Painter Danny Galieote works with classical techniques and a mid-century aesthetic which imbues his depictions of idealized subjects with an air of nostalgia. A stunning portrait by Kris Lewis explores a similar theme with considerable emotional depth, while Ali Cavanaugh explores the body through the lens of childhood using a modern fresco technique which yields slippery and sumptuous results.
Lending local context to the exhibition are coastally influenced plein-air painters Greg Bennett and Stan Sperlak, both of whom have exhibited extensively with the gallery. Frank Kallop explores moody narrative and academic still-life in his contributions to the show. Emerging artists like photographer/filmmaker Frank Weiss and airbrush artist Steve Gibson also contribute to the exhibitions, infusing additional diversity and talent into the SOMA galleries.
Victor Grasso has mounted eight solo exhibitions with the gallery; this is his first curatorial offering. A noted painter of new American realism, he lives and works in North Cape May, New Jersey, where he began his career illustrating covers for local publication Exit Zero Magazine. His work has been exhibited most recently at the Noyes Museum of Art (Oceanville, NJ), Parlor Gallery (Asbury Park, NJ), and Baker+Hesseldenz (Tucson, AZ), as well as in New York, San Francisco, Philadelphia and Miami.
SOMA NewArt Gallery opened in 2007 and is recognized as a leader in southern New Jersey’s visual arts community. The gallery exhibits local talent as well as mid-career artists based in New Jersey, New York and Pennsylvania. Located on historic Perry Street in downtown Cape May, SOMA’s exhibition season runs from April through October.
About the exhibiting artists in the ‘Brine’ exhibition, curator Victor Grasso comments…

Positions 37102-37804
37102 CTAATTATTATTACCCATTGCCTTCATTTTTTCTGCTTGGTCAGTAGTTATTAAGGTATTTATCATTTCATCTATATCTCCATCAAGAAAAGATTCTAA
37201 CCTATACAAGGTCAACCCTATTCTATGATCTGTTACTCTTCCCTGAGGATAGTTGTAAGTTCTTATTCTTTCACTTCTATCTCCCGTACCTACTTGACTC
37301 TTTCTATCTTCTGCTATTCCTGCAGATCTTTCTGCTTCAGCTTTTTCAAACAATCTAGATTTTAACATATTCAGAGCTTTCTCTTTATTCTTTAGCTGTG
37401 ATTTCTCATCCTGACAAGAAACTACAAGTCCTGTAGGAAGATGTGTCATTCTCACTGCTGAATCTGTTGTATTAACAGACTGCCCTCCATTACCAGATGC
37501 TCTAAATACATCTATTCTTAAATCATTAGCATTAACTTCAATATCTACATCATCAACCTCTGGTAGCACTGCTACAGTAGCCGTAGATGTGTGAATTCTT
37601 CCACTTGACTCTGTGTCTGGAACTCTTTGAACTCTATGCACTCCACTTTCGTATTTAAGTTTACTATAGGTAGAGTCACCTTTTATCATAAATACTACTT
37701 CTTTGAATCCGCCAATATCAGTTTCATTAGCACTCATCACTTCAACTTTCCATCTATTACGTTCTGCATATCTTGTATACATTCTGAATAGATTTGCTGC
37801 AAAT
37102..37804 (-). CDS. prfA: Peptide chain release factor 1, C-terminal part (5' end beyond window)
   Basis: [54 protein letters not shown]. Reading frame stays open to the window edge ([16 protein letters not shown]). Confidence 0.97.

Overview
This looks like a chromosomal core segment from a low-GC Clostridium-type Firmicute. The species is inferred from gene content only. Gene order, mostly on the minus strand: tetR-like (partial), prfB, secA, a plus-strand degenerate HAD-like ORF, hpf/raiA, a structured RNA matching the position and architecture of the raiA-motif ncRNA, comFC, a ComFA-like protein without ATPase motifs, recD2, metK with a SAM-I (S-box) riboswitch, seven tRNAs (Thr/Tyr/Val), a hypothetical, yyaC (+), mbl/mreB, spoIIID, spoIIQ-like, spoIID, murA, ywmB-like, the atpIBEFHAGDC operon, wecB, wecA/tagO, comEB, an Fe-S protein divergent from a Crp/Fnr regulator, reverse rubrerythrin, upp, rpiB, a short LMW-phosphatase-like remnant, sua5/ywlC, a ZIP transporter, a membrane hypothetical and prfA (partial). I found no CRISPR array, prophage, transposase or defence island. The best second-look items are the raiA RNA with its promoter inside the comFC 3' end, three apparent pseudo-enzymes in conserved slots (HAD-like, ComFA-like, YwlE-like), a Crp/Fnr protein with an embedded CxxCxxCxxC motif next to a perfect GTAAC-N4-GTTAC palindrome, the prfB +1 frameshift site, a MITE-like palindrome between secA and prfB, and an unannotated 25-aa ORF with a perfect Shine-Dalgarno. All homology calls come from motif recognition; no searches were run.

“I really don’t need to say much about Shepard Fairey. Known worldwide for his accomplishments, activism and ridiculous sense of design. I love his work. Bo Bartlett is one of my favorite painters and storytellers. He is one of the greatest contemporary realists of our time. Rich in allegory, his work is always inspiring. Greg Bennett is a tremendous painter. His work is creamy and lush. I love his palette and his strokes, very masterful. Every time I see a new creation by Graeme Cameron, inspiration beats me in the head. His work is truly beautiful, perfect form and function.
Ali Cavanaugh creates hushed yet luminous watercolor frescos using dozens of layers of pigment in her renderings of childhood and wonder. I love watercolor, and no one does it like Ali. Danny Galieote’s work has weight. It oozes post war coolness and nighttime noir deviance. Danny is an incredible painter and all-around great guy, super inspiring. Steve Gibson is an incredible painter, we have been friends for many years and I’m always inspired by his search and experimentation with mediums, application, and surface. What he creates on metal is insane. Frank Kallop is a great painter who weaves in and out of many styles. Deeply rooted in traditional academics, he’s not afraid to completely throw it out the window and venture into bizarre territories, which I love.
Kris Lewis’ work is super tight and has the perfect amount of realism, quirk, and edge. My favorite elements of a painting. He’s exceptional and always inspiring. Stan Sperlak’s pastels are lustrous, rich, deep, and luminous. Many of his landscapes walk the line of realism and abstraction with huge blocks of layered pigment sliced through with horizons, oceans, clouds, and trees. Everything Adam Wallacavage does is art, from his house to his photography to his illuminated sea creatures. I’m always inspired after hanging with Adam. Frank Weiss is an incredible photographer, filmmaker, and artist. His ingenuity and talent have taken him from film festivals to foreign lands.”